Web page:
Five Tufts Researchers Are Among World’s Most Influential
Five Tufts researchers have been named to Thomson Reuters' 2015 list of the World’s Most Influential Scientific Minds. The list recognizes the top thinkers in 21 fields who between 2003 and 2014 published the most papers cited highly by other scientists. “When peers read and cite the work they find the most useful and significant, it is a concrete, quantifiable marker of esteem,” the report notes. Thomson Reuters is a multinational media and information company.
Named to the list are Jeffrey Blumberg, John Coffin, David Kaplan, Andrew Levy and Dariush Mozaffarian. “Everyone acknowledged in this book,” the report says, “is a person of influence in the sciences and social sciences. They are often the researchers now on the cutting edge of their specialties. They are performing and publishing work that their peers recognize as central to the advancement of their science. These researchers are, thus, among the most influential scientific minds of our time.”
Jeffrey Blumberg is a professor at the Friedman School of Nutrition Science and Policy and director of the Antioxidants Research Laboratory at the Jean Mayer USDA Human Nutrition Research Center on Aging at Tufts. His research has focused on how antioxidant nutrients promote health and prevent disease as we age. He has also done work to determine the dietary requirements for these nutrients. He has published more than 300 scientific articles and serves on the editorial boards of several journals.
John Coffin is the American Cancer Society (Massachusetts Division) Professor of Molecular Biology at Tufts School of Medicine. He directs a lab at the Sackler School of Graduate Biomedical Sciences that is advancing our understanding of retrovirus biology, including HIV biology. His work encompasses genome structure and genetics, mechanisms of replication, co-evolution of viruses and hosts, and pathogenic mechanisms. The former editor of the Journal of Virology, he is senior editor of Retroviruses (Cold Spring Harbor Laboratory Press, 1999), considered the definitive work in the field. A member of the National Academy of Sciences, he has contributed more than 125 articles to the scientific literature, largely on the mechanisms of transformation by and replication of retroviruses.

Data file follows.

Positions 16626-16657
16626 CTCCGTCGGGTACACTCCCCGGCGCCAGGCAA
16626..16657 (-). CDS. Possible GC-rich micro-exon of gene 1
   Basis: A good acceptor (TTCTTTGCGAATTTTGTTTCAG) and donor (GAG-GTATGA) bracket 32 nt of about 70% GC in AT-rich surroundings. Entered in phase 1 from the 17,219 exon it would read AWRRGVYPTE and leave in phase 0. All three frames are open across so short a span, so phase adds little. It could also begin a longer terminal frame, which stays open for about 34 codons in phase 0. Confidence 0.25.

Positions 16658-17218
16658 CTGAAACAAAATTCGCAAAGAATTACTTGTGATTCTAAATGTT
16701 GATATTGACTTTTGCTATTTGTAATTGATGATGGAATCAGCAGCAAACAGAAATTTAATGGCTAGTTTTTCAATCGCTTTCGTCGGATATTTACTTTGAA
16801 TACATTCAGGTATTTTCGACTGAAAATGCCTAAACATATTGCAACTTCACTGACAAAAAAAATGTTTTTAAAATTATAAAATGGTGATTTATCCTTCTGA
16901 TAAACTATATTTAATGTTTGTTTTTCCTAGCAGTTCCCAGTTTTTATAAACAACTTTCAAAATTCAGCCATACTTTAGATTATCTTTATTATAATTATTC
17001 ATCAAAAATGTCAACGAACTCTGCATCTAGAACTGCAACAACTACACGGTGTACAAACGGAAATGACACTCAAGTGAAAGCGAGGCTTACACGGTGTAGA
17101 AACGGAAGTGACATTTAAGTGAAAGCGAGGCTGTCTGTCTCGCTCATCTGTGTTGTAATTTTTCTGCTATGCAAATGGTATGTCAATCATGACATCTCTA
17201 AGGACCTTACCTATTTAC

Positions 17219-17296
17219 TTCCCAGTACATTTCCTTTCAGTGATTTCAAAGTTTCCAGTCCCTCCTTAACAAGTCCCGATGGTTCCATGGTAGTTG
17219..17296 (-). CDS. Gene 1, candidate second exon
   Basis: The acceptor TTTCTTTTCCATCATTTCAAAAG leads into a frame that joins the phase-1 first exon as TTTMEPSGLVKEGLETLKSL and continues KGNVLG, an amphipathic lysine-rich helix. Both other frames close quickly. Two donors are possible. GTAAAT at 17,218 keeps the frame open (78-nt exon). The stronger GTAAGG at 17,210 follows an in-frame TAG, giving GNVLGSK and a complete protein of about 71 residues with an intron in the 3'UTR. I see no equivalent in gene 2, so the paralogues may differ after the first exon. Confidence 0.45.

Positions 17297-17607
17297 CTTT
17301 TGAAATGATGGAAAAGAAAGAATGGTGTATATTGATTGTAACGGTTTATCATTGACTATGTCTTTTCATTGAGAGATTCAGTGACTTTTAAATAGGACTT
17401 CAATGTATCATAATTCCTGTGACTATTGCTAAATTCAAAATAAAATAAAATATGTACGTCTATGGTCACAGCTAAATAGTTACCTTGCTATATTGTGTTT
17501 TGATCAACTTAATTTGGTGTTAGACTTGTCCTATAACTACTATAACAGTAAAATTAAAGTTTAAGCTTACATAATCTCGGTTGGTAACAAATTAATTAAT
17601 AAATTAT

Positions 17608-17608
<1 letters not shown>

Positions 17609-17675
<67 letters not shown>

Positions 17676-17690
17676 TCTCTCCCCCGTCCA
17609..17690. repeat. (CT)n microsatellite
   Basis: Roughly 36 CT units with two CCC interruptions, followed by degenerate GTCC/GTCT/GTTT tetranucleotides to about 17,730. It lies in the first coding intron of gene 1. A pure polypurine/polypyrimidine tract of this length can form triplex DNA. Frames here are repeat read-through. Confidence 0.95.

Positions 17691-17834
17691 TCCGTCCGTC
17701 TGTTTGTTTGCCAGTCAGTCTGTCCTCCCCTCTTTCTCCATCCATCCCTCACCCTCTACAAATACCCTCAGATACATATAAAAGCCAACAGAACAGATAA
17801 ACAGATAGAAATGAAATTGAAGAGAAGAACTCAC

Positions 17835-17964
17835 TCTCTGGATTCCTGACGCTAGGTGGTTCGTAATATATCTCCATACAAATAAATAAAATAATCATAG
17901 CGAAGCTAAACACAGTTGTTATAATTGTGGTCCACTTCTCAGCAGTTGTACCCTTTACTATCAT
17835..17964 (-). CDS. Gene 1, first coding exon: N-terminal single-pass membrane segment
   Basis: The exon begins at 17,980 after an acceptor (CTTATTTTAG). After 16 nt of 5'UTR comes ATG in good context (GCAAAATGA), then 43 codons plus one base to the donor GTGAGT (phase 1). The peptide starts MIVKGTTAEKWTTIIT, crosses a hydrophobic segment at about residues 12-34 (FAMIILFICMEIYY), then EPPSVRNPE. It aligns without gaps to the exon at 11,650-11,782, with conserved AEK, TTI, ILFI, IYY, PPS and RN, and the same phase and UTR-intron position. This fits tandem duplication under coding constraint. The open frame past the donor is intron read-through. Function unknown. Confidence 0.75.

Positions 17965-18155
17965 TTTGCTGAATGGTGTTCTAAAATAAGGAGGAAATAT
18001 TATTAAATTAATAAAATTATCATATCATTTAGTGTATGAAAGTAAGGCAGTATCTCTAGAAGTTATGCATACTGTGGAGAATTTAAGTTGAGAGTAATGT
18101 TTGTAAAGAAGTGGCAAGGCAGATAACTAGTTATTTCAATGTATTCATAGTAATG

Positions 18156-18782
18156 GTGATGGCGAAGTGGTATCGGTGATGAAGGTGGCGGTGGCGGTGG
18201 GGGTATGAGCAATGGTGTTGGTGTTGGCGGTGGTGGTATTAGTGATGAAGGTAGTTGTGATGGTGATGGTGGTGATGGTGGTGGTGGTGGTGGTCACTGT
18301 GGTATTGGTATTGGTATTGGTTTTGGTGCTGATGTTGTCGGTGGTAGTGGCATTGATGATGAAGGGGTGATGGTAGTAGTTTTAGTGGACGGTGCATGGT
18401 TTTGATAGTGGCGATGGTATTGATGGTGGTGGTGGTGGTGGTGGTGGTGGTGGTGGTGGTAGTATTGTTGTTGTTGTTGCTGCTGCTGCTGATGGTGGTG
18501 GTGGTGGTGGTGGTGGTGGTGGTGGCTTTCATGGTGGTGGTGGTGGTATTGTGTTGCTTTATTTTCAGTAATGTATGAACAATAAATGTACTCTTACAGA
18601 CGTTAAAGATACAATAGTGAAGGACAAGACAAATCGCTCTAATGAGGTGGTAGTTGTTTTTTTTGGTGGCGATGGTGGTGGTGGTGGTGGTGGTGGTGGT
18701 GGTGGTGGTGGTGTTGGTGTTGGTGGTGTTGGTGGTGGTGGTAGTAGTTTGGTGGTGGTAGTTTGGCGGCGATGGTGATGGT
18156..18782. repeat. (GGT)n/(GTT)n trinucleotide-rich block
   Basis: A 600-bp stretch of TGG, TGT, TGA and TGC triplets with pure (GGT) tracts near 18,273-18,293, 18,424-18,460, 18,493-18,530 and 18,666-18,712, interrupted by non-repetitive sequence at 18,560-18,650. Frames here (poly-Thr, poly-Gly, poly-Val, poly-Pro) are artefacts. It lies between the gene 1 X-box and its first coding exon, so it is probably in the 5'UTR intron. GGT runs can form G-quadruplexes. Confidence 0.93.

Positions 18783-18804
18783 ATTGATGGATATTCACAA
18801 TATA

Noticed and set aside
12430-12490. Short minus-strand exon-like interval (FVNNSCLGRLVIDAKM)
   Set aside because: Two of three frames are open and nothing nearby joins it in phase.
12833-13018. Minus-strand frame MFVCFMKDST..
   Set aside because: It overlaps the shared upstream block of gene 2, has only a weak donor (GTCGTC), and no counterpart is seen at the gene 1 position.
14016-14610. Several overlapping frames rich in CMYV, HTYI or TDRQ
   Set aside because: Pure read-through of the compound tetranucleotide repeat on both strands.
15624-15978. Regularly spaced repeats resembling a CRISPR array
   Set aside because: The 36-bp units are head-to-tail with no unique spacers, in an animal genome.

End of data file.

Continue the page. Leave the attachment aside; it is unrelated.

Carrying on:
David Kaplan is the Stern Family Professor of Engineering and chair of the Department of Biomedical Engineering; he is also a Distinguished Professor who holds appointments in several other Tufts schools and departments. His research focuses on biopolymer engineering with an emphasis on biomaterial engineering and regenerative medicine. He has published more than 600 peer-reviewed papers and edited eight books. He directs the Tissue Engineering Resource Center, a collaborative effort between Tufts and Columbia University. He has received a number of awards for teaching, is an elected fellow of the American Institute of Medical and Biological Engineering and has received the Columbus Discovery Medal and the Society for Biomaterials Clemson Award.
Andrew Levey is the Dr. Gerald J. and Dorothy R. Friedman Professor of Medicine at Tufts School of Medicine and chief of the William B. Schwartz Division of Nephrology at Tufts Medical Center. He is involved with research groups at Tufts and around the world studying ways to gauge kidney function and better understand the burden of chronic kidney disease. He has been honored by the National Kidney Foundation for his lifetime of dedication to the treatment of kidney diseases. In 2013 he was named the recipient of the American Society of Nephrology’s Belding H. Scribner Award, presented to individuals who have made outstanding contributions that have had a direct impact on the care of patients with kidney disease.
Dariush Mozaffarian is dean of the Gerald J. and Dorothy R. Friedman School of Nutrition Science and Policy. A cardiologist and epidemiologist, he has done research that has demonstrated the connections between lifestyle and heart disease. He has written or co-written more than 200 scientific publications on the diet and lifestyle factors that contribute to diabetes and cognitive decline as well as heart disease and stroke, which are the leading causes of death worldwide. Throughout his career, Mozaffarian has used scientific evidence to inform nutrition policy. He notes that providing basic nutrition advice to people and relying on personal responsibility has not been enough to improve public health.